Last year, my son took up an interest in soup. It was a sudden conversion, as previously, the mere mention of soup would instill a look of panic in my son’s eyes as he shook his head and whispered, “I don’t like it.” Mention to him that he had not yet eaten soup before, ever, in his entire life, and the battle would come to a standstill. In fact, my son would just leave the room at that point, leaving whoever was trying to foist soup upon him (most likely me) alone and slightly bewildered.
But then, for reasons that remain a mystery, my son requested that we make chicken soup. Repeated queries followed, designed to make sure that what he thought was soup was, in fact, actually soup (he was four at the time, so one never knows), and then one day, armed with a chicken and a copy of Joy of Cooking, my husband and son made some chicken soup. And then the doors opened, soup flowing every which way. My son became obsessed with chicken soup. When you asked him what he wanted for dinner, he would yell enthusiastically, “CHICKEN SOUP!” When he got excited about something, he would inexplicably jump up and down and say, “Chicken soup!” If he made his stuffed animals talk to one another, the conversion would go something like this, “Uh, do you like chicken soup?” “Chicken soup!” “Yay! Chicken soup!”
So, yeah. It got a little weird. I don’t know if it was because of the Great Chicken Soup Situation of 2011, but after a few months of hearing about chicken soup all day every day, I sort of started to loathe soup. Much like the well thought out entries on Lake Superior State University’s List of Words Banished from the Queen’s English for Misuse, Overuse, and General Uselessness the word soup had entered a place far out of my favor.
Leave it to the cold of winter, however, to give a person a change of heart. Deeply entrenched in the soggy, dark months of the season, it soon became clear that soup was once again going to have to make an appearance on our table. Steaming hot, slowly simmered, and studded with chunks of flaky fish and soft potatoes, this chowder was a welcome return to the world of soup. It no doubt helped that I made this soup with cod, my son’s favorite fish, but after my son’s first few bites, he looked at me and said, mouth full of potato, “Mama, this is delicious.” This is, I suppose, the difference between age four and age five. Where four gives you a loud and manic parade that pops up without warning at every hour of the day, five gives you a mellow nod of recognition, like Farmer Hoggett praising Babe with perfectly toned affirmation.
Cod and Leek Chowder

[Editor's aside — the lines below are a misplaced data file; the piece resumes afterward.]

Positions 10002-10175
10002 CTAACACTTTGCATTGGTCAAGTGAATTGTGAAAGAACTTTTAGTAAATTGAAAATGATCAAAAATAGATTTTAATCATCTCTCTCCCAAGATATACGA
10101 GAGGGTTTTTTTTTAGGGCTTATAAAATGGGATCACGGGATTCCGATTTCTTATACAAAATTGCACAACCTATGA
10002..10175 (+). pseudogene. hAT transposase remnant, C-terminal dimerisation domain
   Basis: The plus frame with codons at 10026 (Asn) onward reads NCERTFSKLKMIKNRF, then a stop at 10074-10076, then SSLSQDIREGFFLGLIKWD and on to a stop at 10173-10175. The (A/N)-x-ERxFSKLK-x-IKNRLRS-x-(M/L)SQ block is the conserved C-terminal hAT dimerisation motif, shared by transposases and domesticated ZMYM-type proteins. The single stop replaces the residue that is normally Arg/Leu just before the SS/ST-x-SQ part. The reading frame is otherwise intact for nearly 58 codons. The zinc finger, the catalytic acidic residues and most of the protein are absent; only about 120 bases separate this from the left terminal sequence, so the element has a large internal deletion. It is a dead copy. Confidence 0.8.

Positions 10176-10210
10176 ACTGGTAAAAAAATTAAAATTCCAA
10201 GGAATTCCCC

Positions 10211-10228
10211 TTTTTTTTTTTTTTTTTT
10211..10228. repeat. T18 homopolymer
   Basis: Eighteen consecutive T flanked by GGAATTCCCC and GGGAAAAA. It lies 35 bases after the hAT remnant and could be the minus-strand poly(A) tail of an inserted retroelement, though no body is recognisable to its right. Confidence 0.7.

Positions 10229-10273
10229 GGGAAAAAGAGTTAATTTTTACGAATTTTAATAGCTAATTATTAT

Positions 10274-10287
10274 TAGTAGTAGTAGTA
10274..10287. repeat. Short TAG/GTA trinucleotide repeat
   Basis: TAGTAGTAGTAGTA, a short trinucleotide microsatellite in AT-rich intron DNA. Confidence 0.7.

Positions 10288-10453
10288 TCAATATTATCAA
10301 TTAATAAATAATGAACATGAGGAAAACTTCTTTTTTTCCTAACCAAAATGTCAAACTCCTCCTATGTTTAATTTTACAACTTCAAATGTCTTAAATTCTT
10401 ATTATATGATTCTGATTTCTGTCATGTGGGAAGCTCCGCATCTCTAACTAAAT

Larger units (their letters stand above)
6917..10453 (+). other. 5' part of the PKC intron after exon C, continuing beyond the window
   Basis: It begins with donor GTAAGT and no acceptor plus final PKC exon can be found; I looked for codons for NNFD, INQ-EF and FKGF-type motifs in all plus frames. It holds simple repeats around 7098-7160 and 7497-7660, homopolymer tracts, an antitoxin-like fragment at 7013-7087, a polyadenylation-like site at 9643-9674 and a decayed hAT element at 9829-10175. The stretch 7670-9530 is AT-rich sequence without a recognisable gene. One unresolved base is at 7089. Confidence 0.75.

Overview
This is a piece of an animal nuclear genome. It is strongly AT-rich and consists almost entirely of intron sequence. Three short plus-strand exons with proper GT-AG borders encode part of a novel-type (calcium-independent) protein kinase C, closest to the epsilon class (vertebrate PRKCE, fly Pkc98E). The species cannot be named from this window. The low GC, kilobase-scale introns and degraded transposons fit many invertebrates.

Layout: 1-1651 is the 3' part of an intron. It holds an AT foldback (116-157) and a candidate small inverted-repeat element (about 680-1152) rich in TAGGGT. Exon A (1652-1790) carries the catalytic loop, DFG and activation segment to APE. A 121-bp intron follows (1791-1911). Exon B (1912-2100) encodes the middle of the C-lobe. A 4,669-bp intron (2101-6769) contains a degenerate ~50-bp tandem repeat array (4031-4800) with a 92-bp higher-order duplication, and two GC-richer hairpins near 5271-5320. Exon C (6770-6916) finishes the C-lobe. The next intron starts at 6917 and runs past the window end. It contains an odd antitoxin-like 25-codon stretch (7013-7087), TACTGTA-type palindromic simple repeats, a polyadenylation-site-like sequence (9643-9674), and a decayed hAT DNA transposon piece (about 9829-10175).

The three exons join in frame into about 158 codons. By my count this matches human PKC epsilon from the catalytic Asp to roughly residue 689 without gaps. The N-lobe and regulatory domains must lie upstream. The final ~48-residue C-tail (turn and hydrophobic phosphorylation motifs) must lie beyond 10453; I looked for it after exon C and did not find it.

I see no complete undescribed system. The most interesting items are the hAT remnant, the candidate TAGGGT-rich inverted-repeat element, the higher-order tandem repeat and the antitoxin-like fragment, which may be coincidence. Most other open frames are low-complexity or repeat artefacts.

I am not a big believer in adding copious amounts of cream and butter to all chowders. Most of the time, I think the heaviness of the cream masks the taste of everything else in the soup, muddling what should be an otherwise nice experience. This chowder, while plenty hearty, errs on the side of light when it comes to excessive fat. Don’t stone me, but I don’t even use real bacon when I make it—I use turkey bacon, and it tastes wonderful, smoky, and delicious.
1 piece of bacon, finely chopped (pork or turkey are both fine)
3 tablespoons unsalted butter
2 large carrots, peeled and coarsely chopped
2 large celery sticks, peeled of any tough strings and coarsely chopped
1 large leek, green part removed and white part chopped in a ¼-inch dice
1 pound Yukon gold potatoes, scrubbed and chopped into ½-inch cubes
2 quarts water
1 bay leaf
salt and pepper
2 cups milk
¼ cup heavy cream
1 pound cod fillets, chopped into 1-inch chunks
In a large stock pot or soup pot, sauté the chopped bacon over medium low heat until it is crisp. Remove from pot and reserve to the side. Add the butter to the pot, and allow to melt. Add carrots, celery, leek, and potato to melted butter, and stir to evenly coat all the vegetables. Add the crisped bacon back into the pot and stir to combine. Cover the pot, reduce heat to low, and simmer vegetables for 20 minutes, stirring frequently.
After 20 minutes, add water, bay leaf, and salt and pepper to taste. Increase heat to medium high, bringing the mixture to a boil. Stir the ingredients, reduce heat to low, then cover and simmer for 1 hour, stirring frequently.
After 1 hour, add milk and cream and stir to combine. Add the fish and stir to combine. Over very low heat, making sure the mixture does not come to a boil, cook for an additional 10 minutes, until the fish has been gently cooked through. Taste for seasoning, and add more salt and pepper as needed.